“Password?” a six-foot-tall bouncer asked from underneath the light-blue mask he wore. All around, the streets of downtown Manhattan were deserted—the new normal for New York City nights. Past the nondescript black door, down the rickety stairs, a red light softened the basement’s unfinished edges, blurrily illuminating a fully stocked bar tended by an unmasked barman, and a crowd of 30 there to have a good time.

Tequila shots and dry martinis were being passed around, sweaty hand to sweaty hand. Drinks were $10 a pop, cash only. A long-haired man snorted cocaine-and-ketamine swirlies off of mirrored platters lining the sides of a professional D.J. booth. Behind it, a D.J. maneuvered vinyl discs of tech-house records. A good-looking couple passed around props—cowboys hats, studded crowns; I even glimpsed a bright-pink wig—while a brunette girl sat on a floor pillow, licking magic-mushroom chocolate out of an artisanal packet. A supermodel and her boyfriend I recognized from Instagram downed shots—“Cheers to corona!” they said, glasses clinking. Two guys next to me did the elbow bump before laughing and embracing. “We don’t do that!”

The arrogance in the atmosphere was palpable, any talk of collective responsibility kicked to the curb by a group whose only commitment seemed to be to do justice to Sinatra’s ode to New York: Keep the city awake, no matter the cost. Underground, secret, and imbued with the seductive thrill that comes with misbehavior, gatherings like these can’t help but conjure images of the decadent speakeasy culture during Prohibition. The difference is the stakes—infinitely higher this time around.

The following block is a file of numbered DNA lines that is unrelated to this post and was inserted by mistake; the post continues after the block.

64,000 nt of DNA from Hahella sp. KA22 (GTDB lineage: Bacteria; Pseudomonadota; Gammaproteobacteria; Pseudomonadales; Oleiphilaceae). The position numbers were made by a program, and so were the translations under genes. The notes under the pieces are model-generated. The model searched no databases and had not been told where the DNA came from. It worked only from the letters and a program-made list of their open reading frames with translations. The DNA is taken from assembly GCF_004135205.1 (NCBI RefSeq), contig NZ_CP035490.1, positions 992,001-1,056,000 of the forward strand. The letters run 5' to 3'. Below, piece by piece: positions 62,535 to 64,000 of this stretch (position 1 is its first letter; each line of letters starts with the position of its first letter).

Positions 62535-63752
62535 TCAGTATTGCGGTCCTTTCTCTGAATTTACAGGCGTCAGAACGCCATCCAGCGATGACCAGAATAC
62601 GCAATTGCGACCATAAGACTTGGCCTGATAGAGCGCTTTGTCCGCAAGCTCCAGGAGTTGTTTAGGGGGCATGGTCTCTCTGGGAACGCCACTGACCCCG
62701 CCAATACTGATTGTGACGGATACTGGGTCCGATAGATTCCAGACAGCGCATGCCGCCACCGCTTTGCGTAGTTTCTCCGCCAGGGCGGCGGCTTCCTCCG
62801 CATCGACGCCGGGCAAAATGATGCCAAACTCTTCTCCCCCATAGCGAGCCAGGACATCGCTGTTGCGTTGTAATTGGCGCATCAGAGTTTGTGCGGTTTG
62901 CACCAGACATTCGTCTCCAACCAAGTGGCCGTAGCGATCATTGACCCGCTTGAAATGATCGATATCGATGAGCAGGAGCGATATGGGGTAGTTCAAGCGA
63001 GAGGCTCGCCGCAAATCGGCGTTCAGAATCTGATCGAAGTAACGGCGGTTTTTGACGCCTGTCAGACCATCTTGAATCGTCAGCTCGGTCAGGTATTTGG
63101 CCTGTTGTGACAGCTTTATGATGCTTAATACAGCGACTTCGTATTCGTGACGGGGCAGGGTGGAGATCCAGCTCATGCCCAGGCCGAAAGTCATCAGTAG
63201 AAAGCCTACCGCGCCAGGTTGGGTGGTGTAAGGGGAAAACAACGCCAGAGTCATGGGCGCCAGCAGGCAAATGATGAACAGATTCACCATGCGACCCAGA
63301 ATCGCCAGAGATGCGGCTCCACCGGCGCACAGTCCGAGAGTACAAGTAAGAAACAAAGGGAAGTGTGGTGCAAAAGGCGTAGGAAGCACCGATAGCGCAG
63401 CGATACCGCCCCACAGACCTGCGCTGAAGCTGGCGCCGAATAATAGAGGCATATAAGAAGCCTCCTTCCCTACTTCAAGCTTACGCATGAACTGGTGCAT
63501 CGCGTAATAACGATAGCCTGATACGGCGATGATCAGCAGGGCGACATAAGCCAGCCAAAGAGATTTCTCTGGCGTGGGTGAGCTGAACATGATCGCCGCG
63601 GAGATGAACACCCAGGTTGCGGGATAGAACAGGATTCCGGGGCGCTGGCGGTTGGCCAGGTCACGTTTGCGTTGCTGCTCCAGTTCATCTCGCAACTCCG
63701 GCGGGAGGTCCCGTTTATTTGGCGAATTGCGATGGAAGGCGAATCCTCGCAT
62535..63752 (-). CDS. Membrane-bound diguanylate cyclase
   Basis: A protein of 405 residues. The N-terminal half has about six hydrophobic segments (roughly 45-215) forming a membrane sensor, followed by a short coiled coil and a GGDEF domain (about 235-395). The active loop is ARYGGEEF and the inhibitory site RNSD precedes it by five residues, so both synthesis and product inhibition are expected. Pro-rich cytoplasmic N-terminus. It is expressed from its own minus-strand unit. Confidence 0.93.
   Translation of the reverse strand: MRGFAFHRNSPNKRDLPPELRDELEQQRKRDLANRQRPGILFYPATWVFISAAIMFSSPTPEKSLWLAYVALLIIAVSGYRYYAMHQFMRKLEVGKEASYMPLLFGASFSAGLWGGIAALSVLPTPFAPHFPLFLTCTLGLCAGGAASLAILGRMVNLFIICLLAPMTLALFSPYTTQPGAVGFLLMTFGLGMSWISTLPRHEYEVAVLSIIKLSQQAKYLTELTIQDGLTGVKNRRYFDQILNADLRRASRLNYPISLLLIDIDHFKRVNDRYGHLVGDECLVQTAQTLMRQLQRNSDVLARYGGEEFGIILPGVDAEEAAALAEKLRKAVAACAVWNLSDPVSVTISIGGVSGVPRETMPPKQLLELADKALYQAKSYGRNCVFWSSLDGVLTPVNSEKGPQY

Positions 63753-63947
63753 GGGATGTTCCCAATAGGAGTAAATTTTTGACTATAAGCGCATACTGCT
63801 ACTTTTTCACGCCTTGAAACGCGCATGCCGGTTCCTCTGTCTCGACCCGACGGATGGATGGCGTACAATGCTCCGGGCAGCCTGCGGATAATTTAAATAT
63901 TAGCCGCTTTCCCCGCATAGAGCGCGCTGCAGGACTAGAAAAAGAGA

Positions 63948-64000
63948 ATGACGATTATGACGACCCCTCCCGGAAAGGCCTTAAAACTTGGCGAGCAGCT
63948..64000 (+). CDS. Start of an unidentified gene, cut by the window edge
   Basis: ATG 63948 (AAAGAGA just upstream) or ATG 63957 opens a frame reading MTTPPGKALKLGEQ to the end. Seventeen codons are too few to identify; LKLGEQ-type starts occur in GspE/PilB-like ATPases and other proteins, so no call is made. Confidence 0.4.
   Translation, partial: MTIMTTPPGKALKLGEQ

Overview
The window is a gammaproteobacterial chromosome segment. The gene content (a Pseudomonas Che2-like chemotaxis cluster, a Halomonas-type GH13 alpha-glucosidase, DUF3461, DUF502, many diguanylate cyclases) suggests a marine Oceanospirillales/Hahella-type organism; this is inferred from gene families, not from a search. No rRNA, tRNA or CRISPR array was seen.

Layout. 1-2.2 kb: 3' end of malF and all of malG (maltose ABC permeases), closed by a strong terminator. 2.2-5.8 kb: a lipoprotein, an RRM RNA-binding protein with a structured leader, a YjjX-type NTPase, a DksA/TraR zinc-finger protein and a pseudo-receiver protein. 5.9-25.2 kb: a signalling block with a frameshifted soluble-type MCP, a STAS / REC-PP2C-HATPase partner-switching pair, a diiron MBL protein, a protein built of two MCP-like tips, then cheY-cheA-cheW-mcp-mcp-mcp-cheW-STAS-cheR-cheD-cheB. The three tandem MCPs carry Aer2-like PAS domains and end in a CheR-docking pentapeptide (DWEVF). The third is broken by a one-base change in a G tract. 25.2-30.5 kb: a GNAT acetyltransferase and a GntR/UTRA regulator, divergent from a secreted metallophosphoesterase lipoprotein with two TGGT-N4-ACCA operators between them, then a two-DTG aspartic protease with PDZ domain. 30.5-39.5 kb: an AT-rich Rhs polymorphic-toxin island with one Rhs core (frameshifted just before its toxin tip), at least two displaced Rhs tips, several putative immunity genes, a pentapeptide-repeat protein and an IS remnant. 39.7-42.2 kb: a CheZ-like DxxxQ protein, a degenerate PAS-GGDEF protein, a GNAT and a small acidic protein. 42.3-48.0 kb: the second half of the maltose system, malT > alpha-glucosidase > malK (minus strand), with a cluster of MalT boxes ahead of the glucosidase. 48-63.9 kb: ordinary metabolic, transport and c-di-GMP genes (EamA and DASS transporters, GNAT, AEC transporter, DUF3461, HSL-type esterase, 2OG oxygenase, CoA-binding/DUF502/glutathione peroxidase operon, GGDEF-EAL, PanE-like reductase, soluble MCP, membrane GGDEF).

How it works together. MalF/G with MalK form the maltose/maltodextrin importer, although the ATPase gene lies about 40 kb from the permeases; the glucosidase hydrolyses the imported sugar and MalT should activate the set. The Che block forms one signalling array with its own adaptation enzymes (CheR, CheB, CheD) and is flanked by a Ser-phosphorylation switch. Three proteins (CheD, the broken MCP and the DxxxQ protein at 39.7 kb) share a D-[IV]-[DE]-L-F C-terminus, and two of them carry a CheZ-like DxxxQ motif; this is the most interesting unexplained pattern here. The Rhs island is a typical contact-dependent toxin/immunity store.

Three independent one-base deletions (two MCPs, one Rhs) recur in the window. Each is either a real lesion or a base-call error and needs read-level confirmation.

“We Don’t Do That!”

New York’s lockdown has done little to deter underground techno associations, which have continued to organize parties despite the strict regulations now in place. Save the dates are sent to “friends and family” of the event organizers a few days in advance, while specifics go out only an hour or so before, listing the locations via encrypted-messaging apps. The parties start early—they’re everyone’s first and only stop of the night—and host anywhere between 20 and 40 people in basement venues across downtown Manhattan and Brooklyn; the quieter and more isolated the location, the better. Staff usually numbers two or three, and for the most part the crowd stays the same.

When I talk to people at the party, they are blasé: “Our neighborhood isn’t that affected,” a cocky guy with a mustache says to me. “We’re young. We’re not the target,” says a blonde girl in a crop top. “I don’t see why not!” A handsome Spaniard in a floral shirt echoes this thinking: “What’s wrong with hanging out amongst ourselves? I don’t know any old people!” No one mentions the fact that what they’re doing is illegal, or that just going to the grocery store the next morning may very well mean coming into contact with at-risk citizens. No one mentions that a potential second wave of coronavirus infections in South Korea has been tentatively tied to nightclubs in Seoul.

A supermodel and her boyfriend downed shots—“Cheers to corona!”